Bankers this week welcomed the Central Bank’s (CB) decision to increase the minimum capital requirement of licensed commercial banks (LCBs) in a bid to promote banks that are resilient to internal and external shocks.
“This is a timely decision by the CB which will make the LCBs stronger,” Rajendra Theagarajah, Managing Director HNB told the Business Times.
He said that such moves are necessary for LCBs’ strong balance sheets and when Sri Lanka Accounting & Auditing Standards set in rules pertaining to impairment cost for loans, etc, this will stand in good stead. Aravinda Perera, Executive Director Sampath Bank agreed, saying that healthy capital requirements are needed.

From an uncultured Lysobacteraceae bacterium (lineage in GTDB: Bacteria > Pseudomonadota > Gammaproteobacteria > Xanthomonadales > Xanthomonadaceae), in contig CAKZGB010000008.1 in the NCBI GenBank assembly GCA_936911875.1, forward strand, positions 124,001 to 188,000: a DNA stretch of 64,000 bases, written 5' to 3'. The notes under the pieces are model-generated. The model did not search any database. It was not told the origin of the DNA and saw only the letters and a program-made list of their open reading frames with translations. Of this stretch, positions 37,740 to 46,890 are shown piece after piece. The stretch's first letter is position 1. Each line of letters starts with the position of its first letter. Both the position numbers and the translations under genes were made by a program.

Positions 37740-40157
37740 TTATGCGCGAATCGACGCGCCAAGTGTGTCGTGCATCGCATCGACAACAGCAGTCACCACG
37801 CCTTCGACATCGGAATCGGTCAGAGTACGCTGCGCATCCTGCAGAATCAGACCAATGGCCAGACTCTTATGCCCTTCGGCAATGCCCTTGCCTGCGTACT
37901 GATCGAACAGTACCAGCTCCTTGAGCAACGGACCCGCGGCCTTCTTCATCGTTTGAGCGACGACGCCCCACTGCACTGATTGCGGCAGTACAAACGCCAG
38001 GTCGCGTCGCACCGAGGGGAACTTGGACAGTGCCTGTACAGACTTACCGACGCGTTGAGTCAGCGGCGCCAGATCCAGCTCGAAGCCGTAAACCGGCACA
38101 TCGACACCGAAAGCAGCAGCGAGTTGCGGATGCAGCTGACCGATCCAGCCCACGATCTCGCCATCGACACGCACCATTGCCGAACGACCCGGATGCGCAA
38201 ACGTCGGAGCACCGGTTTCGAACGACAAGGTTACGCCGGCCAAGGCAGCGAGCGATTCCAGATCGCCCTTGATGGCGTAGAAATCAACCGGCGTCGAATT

Industry analysts noted that since almost all banks are well above the minimum capital adequacy levels (Tier 1 and Tier 2) their lending won’t be curtailed. “Besides if they want to boost capital they can always go for rights issues because for any reputed commercial bank raising as much capital as they need through rights issues will not be a problem especially due to the favourable market conditions prevailing at present,” an analyst noted. He also said that it is good to insist on higher capital requirements to eliminate unstable undercapitalized shady operators.
He said that most listed banks have comfortably passed this (e.g. NDB and Sampath have Rs 14 billion in minimum capital approximately), which puts the margins out of the picture. “For Pan Asia however this would not bode well. They may have to raise additional capital or look at in-organic growth prospects like a merger,” he added.